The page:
What Tests Are Needed for Diagnosing Kidney Failure
If kidney disease patients have a lot of symptoms or discomforts, they may be suspected to develop into kidney failure. To diagnose whether they have kidney failure, some tests are needed to do. If you have a similar problem, read on to find out what tests you need to do.
1. Blood tests
- Serum creatinine: Creatinine is one waste product generated from metabolic metabolism. Normally, the creatinine level ranges from 0.5 to 1.1 mg/dl for female and 0.6 to 1.2 mg/dl for male. The high creatinine level in blood can indicate kidney damage.
- Blood urea nitrogen (BUN): A normal BUN ranges from 9 to 20. Just like creatinine, it is another indicator for how well kidneys are functioning. Generally speaking, the higher BUN level, the lower kidney function level.
- Hemogloblin: Many kidney failure patients have renal anemia. This test can help detect whether kidney patients have this problem.
- Glomerular filtration rate (GFR): GFR test measures the amount of blood kidneys filter out every minute. Compared with creatinine and BUN, GFR is the most reliable indicator for kidney function level. When GFR is less than 15ml/min, it means patients’ kidney disease has developed into kidney failure.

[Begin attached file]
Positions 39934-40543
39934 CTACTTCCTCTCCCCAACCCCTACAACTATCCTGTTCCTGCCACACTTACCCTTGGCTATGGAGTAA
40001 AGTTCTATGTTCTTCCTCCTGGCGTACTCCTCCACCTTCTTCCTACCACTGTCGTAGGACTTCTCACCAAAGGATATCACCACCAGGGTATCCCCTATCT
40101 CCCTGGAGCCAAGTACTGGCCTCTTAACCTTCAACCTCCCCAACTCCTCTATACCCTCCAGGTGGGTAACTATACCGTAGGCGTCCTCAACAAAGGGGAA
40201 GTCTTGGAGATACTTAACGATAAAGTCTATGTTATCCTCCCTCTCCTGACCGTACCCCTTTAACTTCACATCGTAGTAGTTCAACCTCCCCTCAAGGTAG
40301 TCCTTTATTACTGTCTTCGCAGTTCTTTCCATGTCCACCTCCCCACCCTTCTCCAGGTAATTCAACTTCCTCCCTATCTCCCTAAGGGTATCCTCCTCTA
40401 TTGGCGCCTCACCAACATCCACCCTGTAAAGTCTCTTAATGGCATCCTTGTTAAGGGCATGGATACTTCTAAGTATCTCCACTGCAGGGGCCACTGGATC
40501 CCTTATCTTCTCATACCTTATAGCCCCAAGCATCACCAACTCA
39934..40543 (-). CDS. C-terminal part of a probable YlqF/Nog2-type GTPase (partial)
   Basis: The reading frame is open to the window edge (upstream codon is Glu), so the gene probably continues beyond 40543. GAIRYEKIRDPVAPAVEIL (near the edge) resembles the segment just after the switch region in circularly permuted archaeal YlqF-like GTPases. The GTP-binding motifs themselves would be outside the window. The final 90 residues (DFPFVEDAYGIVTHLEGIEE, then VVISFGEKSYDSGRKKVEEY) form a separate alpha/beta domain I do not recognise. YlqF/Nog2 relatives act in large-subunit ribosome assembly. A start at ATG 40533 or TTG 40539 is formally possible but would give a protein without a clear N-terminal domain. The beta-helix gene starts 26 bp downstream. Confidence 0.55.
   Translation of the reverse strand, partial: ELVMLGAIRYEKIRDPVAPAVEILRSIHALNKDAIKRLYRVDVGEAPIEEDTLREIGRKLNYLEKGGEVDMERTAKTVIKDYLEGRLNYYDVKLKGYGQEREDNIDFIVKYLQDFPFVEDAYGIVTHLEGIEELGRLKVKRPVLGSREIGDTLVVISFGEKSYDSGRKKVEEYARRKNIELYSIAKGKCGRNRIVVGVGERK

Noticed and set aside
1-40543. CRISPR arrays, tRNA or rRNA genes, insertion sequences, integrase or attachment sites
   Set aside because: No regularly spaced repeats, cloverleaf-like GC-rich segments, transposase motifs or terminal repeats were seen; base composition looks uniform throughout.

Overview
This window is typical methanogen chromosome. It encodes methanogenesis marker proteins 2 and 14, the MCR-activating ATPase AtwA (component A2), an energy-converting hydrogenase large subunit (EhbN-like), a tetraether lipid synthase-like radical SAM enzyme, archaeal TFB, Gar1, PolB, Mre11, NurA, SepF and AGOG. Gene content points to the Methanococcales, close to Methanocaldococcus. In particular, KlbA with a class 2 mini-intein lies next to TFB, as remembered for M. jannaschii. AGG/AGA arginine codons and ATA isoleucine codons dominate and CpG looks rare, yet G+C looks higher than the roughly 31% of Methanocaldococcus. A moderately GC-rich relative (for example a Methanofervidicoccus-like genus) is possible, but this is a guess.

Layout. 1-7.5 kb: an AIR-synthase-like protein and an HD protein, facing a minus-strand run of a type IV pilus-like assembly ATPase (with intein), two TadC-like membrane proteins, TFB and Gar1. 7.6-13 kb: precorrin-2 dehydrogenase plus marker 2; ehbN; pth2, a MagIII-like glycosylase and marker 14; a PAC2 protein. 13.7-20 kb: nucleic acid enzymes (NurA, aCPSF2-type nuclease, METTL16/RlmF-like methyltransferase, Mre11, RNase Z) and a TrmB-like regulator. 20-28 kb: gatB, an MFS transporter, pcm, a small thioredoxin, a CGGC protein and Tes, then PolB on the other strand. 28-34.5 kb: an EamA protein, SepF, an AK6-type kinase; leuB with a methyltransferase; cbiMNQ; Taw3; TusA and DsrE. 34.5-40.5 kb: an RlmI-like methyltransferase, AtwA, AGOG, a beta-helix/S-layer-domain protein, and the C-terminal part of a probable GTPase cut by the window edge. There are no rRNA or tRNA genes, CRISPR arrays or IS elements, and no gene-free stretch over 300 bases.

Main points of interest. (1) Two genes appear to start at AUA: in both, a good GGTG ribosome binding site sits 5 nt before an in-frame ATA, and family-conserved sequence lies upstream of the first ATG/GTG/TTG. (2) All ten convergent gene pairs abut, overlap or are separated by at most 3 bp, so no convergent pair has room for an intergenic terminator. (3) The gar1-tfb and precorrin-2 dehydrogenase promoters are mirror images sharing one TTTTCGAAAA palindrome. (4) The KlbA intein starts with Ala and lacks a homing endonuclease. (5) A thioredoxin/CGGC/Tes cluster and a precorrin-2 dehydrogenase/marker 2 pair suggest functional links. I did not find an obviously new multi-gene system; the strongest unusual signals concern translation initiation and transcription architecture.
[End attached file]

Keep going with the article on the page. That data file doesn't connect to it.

- Urinalysis: Through checking out the amount of protein, blood, pus, bacteria and sugar in the urine, we can know whether kidneys are producing urine correctly.
- Urine protein: It is used to reflect how well glomeruli are working, and it is also a part of urinalysis.
Ultrasound and CT scan are used commonly to diagnose kidney failure. Ultrasound can look for abnormalities in size or position of kidneys, while CT scan can help detect structural abnormalities or the presence of obstructions.
If your kidney failure is suspected to be caused by IgA Nephropathy, FSGS, Nephrotic Syndrome orLupus Nephritis, you may be recommended to take kidney biopsy. This test can also help guide doctors to help your make a correct treatment plan.
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